June 8, 2005

"The best way to increase awareness of embryo adoption is controversy"

image: reuters via yahooOne supersized controversy with a side of controversy and a tall glass of controversy coming right up!

Forget tomayto tomahto, and pick sides in the embryo adoption/embryo donation nomenclature battle. Why does it matter? Ask Barbara Walters if anyone knew what a Lactivist was last week.

Setting the terms of the debate goes a long way to capturing mindshare and swaying public--or more likely, politicians'--opinion, whether its something as commonplace as breastfeeding or as obscure as giving birth to embryos which someone else left behind after their IVF procedure.

Since its conception [sic], the fertility/IVF world has stored a couple's embryos in deepfreeze for later use or, if the couple decides not to use them, it routinely discards them. In the last few years, the promises of embryonic stem cell research have created another possible option for these embryos, which the IVF world considers 'tissue.' In some cases, this tissue has been donated to other couples for implantation introduction into the uterus [see bri's comment below]. Now this is the new hotness among stem cell research-opposing, embryo=child-believing, White House-owning religious activists.

Thus, "embryo adoption" is the term of mind-bending art, even though embryos are subject to precisely none of the laws and regulations that deal with adopting babies that done been born already. And so in this brave new world of tissue transfer, donors can say things like "Otherwise it might go to lesbians, and I'm totally opposed to that," or they can stipulate the recipient family's wife should not work outside the home, and it's all cool. [When you're in an accident, try asking the ER doctor, "I'd just like white blood, please," to see the tissue/adoption discontinuity here.]

Of course, on the adoption side of things, the main embryo pimp, a committed Christian pro-lifer who started the Snowflakes [all together now, awww...] group on Yahoo! is shocked, shocked! that people could object to the term. After all, he says, "We have adopt-a-pet, adopt-a highway..."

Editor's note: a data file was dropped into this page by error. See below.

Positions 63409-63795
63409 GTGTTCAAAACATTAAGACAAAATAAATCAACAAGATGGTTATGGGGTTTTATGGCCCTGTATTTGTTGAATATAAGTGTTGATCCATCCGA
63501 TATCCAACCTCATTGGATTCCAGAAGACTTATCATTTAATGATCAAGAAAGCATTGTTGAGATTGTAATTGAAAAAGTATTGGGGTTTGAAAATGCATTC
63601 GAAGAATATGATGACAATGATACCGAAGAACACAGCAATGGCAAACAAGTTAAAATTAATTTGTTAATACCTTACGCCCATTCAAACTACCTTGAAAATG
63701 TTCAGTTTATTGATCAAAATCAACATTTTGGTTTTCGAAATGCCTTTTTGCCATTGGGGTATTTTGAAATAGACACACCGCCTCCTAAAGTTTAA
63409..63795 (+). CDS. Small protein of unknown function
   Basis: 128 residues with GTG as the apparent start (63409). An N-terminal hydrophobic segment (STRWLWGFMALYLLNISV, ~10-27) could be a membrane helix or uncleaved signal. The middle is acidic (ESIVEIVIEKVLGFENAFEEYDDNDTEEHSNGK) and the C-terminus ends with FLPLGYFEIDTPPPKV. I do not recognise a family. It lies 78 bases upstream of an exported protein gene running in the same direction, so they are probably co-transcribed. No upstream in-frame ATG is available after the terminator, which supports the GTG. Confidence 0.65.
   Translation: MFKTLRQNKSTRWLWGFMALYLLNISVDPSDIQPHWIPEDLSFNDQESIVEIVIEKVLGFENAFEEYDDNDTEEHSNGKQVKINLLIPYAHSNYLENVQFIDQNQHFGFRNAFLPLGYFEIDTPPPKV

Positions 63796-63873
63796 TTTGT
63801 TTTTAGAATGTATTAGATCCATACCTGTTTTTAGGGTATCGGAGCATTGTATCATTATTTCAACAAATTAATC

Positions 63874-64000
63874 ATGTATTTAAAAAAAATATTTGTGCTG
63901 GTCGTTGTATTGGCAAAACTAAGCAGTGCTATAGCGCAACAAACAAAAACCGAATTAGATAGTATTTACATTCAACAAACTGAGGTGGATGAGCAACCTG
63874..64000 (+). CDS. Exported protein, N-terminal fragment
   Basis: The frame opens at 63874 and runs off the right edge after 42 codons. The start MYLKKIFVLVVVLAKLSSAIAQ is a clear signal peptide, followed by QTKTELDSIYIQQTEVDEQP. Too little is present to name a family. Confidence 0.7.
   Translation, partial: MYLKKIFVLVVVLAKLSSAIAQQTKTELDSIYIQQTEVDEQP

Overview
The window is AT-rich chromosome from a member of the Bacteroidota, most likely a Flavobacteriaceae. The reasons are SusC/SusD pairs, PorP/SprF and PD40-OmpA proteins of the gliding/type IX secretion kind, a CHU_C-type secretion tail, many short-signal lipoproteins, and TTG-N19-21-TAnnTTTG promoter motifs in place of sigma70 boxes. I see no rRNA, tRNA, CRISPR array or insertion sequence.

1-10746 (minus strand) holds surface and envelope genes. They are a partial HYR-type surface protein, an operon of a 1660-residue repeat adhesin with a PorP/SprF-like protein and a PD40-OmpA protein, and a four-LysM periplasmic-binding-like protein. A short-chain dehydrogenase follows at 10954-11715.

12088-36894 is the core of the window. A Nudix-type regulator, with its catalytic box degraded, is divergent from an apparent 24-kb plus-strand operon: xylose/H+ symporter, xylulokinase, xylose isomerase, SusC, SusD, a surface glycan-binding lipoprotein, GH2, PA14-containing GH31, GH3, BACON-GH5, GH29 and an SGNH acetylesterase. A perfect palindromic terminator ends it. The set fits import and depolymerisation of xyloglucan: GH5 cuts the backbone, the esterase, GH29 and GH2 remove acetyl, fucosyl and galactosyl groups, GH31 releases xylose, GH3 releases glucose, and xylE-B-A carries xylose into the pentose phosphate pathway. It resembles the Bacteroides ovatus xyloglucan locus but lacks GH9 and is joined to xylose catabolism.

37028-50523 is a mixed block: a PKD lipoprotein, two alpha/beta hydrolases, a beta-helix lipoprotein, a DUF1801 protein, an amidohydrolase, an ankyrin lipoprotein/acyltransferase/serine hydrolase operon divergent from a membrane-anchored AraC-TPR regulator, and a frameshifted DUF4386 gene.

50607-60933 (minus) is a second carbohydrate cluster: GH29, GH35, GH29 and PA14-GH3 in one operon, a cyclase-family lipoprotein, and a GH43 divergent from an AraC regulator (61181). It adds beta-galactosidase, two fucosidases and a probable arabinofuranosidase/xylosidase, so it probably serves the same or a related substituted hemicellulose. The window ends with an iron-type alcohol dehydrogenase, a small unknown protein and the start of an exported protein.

However this fault line breaks, I'm sure the White House will come down on the side of politically beneficial life. Meanwhile, there's one thing we can all agree on: calling the embryos in question "embies" is the most disturbingly cute thing in the world.

Leave No Embryo Behind [slate, which sees unregulated, fringey weirdness]
From Stem Cell Opponents, An Embryo Crusade [nyt, which gets the juicy quotes and misses the Administration's flipflops on IVF policy]
"Former Embryo" children's T-shirt, as seen at the White House photo-op, $15 [The American Life League's Pro-Life Store]
Until someone comes out with an Emby plush toy: giantmicrobes.com
[update: Says DT reader Elizabeth in the comments, "You missed the great discussion on A Little Pregnant." Not a lot of Snowflake fans in the comments, but rather than just venting or staring in awestruck amazement at the reality-bending going on around this issue (although she does that pretty well, too), Julie also posts some actual alternatives to embryonic evangelical eugenics which should also benefit from the controversy.]
image: reuters via yahoo

5 Comments

If anybody else in interested in joining us, my little family and I have started taking Norwegian lessions...

Let's adopt all the babies that are alive and waiting to be loved first, shall we?

nahhh, they don't want to adopt babies that have already been born -- that's too much work! This way, it can be just like the adopt-a-highway sign on a road that consistantly has piles of garbage sitting on the side of it because the people who adopted it don't bother to come clean it.

maybe these "snowflakes" can be used like adopt-a-highways .... i.e. advertising. "This emby adopted by Coca-Cola"

That way they can be bought by big business.. you know, the same way the White House has...

Careful, lest you be taken for one of them... they are not given to other couples for "implantation" - the embryo either implants or doesn't implant into the uterus all of its own (non-living, non-free-will-having) accord (oh, and that of the uterine lining). The doctors just stick it in there and see what happens.

Yeah, finer points, but important ones - when they say that all those embryos can be babies, it is totally ignoring the fact that most of them won't make it that far even if placed inside a woman.

Oh, and I'm totally up for those Norwegian lessons, thanks!

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